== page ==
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Federal Budget 2024: Charity Highlights

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federal budget 2024  charity highlights
Several pages of colourful bar graphs and pie charts piled randomly on a wooden surface, with a magnifying glass in the foreground.

There are some important updates for charities in the 430-page, $40B deficit-predicting Federal Budget 2024 and accompanying Supplementary Information released earlier this week.

Alternative Minimum Tax (AMT)

The Alternative Minimum Tax (AMT) is meant to ensure that individuals and trusts pay at least a minimum level of tax. It generally targets high-income earners who use strategies and structures to pay preferred (e.g. lower) tax rates due to credits and/or deductions.

Budget 2023 had already proposed a number of changes to the AMT, including:

  • Raising the capital gains inclusion rate for donations of publicly listed securities from 0% to 30%
  • Including the capital gains on gifts of capital property to charities at a rate of 100%
  • Reducing the basic minimum non-refundable tax credits to 50%, down from 100%

Raise Charitable Donation Tax Credit to 80%

  • Budget 2024 proposes to modify these changes by allowing individuals to claim 80% (instead of 50% as mentioned above) of the Charitable Donation Tax Credit when calculating AMT.

Exempt Certain Trusts that Benefit Indigenous Groups

Budget 2024 also proposes to modify the AMT by exempting certain trusts that benefit Indigenous Groups, including registered charities or non-profits that are organized and operated primarily for health, education, social welfare, or community improvement for the benefit of the members of an Indigenous group. There are a number of requirements that must be met for the exemption to apply.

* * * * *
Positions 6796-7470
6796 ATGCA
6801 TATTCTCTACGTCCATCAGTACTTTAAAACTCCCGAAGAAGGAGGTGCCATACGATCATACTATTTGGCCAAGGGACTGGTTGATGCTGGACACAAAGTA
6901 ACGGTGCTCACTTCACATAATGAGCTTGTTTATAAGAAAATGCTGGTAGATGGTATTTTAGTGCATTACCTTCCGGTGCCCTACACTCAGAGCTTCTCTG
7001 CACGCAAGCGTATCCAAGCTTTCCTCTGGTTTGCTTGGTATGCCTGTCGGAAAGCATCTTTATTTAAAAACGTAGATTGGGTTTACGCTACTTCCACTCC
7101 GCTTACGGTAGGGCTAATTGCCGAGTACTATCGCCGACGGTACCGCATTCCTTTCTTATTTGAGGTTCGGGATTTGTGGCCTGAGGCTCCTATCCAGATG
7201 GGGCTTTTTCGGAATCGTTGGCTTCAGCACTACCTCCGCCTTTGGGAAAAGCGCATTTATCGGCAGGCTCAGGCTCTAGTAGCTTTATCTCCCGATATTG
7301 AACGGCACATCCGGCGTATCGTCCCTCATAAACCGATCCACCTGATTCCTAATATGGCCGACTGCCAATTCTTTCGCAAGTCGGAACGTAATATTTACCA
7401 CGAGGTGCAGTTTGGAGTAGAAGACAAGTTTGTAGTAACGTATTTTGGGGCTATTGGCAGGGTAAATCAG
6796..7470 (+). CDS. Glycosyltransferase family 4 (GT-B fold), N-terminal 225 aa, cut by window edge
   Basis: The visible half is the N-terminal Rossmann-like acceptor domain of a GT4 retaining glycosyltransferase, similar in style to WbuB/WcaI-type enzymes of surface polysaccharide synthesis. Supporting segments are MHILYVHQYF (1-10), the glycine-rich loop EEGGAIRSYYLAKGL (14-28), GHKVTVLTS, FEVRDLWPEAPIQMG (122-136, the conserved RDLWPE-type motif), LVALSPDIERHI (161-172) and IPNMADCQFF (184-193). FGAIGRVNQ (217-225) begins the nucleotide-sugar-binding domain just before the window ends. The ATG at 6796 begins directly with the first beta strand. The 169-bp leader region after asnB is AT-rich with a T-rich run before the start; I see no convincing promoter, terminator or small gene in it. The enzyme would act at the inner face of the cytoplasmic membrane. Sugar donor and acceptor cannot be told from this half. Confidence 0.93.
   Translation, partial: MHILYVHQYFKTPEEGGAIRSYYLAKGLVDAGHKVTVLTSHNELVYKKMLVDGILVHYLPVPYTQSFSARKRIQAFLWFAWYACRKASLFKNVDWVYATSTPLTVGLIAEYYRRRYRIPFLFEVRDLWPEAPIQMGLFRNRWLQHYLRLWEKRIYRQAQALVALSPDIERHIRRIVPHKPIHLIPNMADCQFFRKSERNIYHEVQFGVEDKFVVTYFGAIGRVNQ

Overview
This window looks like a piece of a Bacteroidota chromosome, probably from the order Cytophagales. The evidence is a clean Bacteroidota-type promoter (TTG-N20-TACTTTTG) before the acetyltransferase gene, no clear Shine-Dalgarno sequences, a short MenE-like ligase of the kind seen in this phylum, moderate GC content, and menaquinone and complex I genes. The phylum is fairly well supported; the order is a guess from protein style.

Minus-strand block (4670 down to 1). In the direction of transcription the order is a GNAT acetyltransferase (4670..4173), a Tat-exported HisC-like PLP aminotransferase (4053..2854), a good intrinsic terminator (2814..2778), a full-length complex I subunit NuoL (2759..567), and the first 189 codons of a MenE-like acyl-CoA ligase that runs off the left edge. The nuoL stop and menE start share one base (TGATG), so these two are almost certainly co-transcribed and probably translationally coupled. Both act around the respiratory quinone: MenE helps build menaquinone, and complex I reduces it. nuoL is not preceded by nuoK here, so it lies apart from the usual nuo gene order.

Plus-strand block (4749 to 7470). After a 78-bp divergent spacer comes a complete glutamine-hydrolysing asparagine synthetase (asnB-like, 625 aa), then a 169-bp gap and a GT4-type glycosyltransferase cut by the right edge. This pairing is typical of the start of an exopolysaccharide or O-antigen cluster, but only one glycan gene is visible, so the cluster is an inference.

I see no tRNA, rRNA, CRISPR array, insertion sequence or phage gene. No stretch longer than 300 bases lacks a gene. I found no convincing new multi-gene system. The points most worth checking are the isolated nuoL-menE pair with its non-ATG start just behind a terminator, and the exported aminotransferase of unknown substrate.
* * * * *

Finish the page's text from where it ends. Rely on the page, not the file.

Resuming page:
The government is inviting stakeholders to participate in a consultation on exemptions for Indigenous settlement and community trusts. Email your submissions to the Department of Finance Canada, Tax Policy Branch at consulation.legislation@fin.gc.ca by June 28, 2024

The AMT amendments would apply to tax years that begin on or after January 1, 2024 (see supplemental information, p 9-11).

Donation Receipts

Budget 2024 proposes to remove the requirement that official donation receipts contain:

  • Place receipt was issued (s 3501(1)(d))
  • Name and address of appraiser, if donated property has been appraised (s 3501(1)(e.1)(iii))
  • Donor’s middle initial (s 3501(1)(g))

Charities could also mark donation receipts as “void” instead of “cancelled” if the receipt is spoiled (s 3501(5)). Charities would not have to store the “void” receipt with a duplicate copy.

Proposed changes would expressly permit charities to issue electronic donation receipts. Electronic receipts need to:

  • Contain all the required information
  • Be issued in a secure and non-editable format